Deterrence in the Twenty-first Century

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Deterrence in the twenty-first century - Air University Press

UNDERSTANDING DETERRENCE

weapons, but host governments are reluctant to support their

removal. It is difficult to say if European NATO members would

support using nuclear weapons under any conditions except in

response to a first strike.

7. What alternative views inform our understanding of deterrence

in the twenty-first century?

Some European states, such as the Nordic states, often view

deterrence as a police action rather than as a military action.

They deter within their own borders, not seeing an external

threat. The most significant concern of most European Union

(EU) nations is cross-border migration. Once migrants gain entry

into the EU, they have free access across the entire union.

Nations such as France and Germany are struggling with the

concept of assimilation into their society. Currently enclaves

exist within each nation where underprivileged minorities reside

in congested proximity. The Islamic enclave in Paris erupted

in 2005, rioting for weeks before police were able to restore

order. The close proximity to the Middle East creates a different

dynamic for all EU nations. France and Britain are not exceptions,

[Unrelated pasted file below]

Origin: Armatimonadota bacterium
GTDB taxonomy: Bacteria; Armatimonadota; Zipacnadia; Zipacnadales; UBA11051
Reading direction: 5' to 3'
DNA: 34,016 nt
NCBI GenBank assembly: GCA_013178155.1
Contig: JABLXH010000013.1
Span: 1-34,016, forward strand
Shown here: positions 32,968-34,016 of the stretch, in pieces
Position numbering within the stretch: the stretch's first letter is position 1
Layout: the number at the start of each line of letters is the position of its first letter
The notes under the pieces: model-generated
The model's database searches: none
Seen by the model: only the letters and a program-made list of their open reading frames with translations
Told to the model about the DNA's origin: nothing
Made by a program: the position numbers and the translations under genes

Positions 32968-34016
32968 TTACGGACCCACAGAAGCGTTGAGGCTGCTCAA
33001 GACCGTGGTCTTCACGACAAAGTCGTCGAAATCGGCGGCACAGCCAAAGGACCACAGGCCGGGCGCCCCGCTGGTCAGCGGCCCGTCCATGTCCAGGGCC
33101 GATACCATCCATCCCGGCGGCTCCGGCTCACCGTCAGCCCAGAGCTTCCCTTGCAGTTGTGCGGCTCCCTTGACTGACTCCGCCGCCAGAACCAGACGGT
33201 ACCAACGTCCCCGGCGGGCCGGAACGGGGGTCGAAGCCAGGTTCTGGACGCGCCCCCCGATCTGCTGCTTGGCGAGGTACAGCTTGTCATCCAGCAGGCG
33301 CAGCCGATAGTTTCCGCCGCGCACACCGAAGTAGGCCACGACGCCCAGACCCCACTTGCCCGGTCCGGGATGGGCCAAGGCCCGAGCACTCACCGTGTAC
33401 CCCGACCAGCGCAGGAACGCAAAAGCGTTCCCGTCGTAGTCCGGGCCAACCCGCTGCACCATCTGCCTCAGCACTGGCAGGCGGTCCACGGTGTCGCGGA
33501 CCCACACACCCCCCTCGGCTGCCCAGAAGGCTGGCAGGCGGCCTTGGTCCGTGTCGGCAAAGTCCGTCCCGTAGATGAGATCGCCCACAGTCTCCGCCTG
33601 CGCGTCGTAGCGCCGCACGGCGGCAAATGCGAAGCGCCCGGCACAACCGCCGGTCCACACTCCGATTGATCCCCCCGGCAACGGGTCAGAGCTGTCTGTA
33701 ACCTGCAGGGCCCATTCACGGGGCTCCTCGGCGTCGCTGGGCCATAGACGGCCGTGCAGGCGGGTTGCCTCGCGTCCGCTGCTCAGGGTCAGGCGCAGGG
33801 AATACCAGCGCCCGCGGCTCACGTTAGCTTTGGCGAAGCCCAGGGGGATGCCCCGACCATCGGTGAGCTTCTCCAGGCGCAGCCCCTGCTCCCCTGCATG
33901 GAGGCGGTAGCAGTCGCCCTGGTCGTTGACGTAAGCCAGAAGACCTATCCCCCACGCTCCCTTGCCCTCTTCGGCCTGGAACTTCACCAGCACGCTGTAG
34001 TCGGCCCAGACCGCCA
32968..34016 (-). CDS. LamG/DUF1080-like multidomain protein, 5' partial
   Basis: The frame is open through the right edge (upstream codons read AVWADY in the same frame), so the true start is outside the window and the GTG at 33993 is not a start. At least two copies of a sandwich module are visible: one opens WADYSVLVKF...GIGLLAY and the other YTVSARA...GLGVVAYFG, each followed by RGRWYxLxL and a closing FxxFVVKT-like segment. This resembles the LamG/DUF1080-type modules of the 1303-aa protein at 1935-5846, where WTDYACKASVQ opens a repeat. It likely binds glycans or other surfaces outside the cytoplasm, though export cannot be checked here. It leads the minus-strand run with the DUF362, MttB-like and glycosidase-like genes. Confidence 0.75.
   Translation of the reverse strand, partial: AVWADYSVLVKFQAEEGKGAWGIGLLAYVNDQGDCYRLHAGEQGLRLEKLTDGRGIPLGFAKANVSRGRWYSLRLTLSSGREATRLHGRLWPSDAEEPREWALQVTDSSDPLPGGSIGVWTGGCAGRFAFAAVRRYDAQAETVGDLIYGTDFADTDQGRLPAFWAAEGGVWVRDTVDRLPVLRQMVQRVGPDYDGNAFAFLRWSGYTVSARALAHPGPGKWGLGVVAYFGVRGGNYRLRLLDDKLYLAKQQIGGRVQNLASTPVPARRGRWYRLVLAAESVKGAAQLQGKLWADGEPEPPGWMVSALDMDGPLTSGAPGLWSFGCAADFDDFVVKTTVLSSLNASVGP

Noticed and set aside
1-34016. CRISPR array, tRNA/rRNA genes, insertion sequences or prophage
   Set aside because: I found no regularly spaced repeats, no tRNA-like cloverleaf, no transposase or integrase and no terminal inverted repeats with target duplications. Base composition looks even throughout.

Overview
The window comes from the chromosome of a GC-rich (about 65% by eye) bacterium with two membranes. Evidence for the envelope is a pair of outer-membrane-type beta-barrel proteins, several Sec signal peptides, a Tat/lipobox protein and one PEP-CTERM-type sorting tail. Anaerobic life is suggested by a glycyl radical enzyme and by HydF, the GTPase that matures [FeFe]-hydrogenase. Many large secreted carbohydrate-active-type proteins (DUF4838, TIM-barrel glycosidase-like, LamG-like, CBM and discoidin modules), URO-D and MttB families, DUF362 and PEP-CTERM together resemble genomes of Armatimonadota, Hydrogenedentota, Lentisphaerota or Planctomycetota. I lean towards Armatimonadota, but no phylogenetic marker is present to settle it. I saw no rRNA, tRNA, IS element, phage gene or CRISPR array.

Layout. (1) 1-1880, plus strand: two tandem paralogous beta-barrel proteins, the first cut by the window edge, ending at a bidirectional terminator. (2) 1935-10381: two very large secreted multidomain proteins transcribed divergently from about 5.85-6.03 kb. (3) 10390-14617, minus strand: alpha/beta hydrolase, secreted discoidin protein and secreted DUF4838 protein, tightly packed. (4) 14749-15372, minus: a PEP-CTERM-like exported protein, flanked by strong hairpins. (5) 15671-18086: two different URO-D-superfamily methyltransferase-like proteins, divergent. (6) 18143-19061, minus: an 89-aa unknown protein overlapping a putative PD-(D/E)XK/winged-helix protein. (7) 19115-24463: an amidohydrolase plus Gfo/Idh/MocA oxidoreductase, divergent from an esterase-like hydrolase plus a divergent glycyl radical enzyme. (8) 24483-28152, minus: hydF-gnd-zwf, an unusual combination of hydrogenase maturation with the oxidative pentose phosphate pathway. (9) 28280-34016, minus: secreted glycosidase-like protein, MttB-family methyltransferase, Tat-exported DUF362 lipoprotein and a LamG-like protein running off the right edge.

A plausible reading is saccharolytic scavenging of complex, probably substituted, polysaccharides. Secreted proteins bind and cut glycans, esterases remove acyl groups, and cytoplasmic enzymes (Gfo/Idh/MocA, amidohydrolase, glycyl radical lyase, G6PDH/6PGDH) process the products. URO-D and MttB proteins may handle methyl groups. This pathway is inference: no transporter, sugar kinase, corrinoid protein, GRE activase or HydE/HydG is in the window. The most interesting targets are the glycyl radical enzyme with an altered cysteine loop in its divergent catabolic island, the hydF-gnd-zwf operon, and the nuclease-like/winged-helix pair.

but with nuclear weapons, they also see a rationale to

deter externally (principally state on state).

The 2008 Sarkozy administration’s white paper defined deterrence

for French policy as nuclear only. It went on to discuss

terrorism in a dissuasion context. The latest definition of deterrence

was designed principally for an internal and EU audience.

Historically, France has viewed deterrence in a larger

context. For example, the Maginot Line was specifically designed

to deter German aggression.

8. Can nonstate actors be deterred by nuclear or conventional

means?

Nonstate actors, such as al-Qaeda, do not typically begin

their efforts to change the status quo by resorting to terrorism.

Deterring nonstate actors may be best understood within the

context of the Kinetic Effects Pyramid. Nonstate actors prefer

operating at the highest possible level, but because they are

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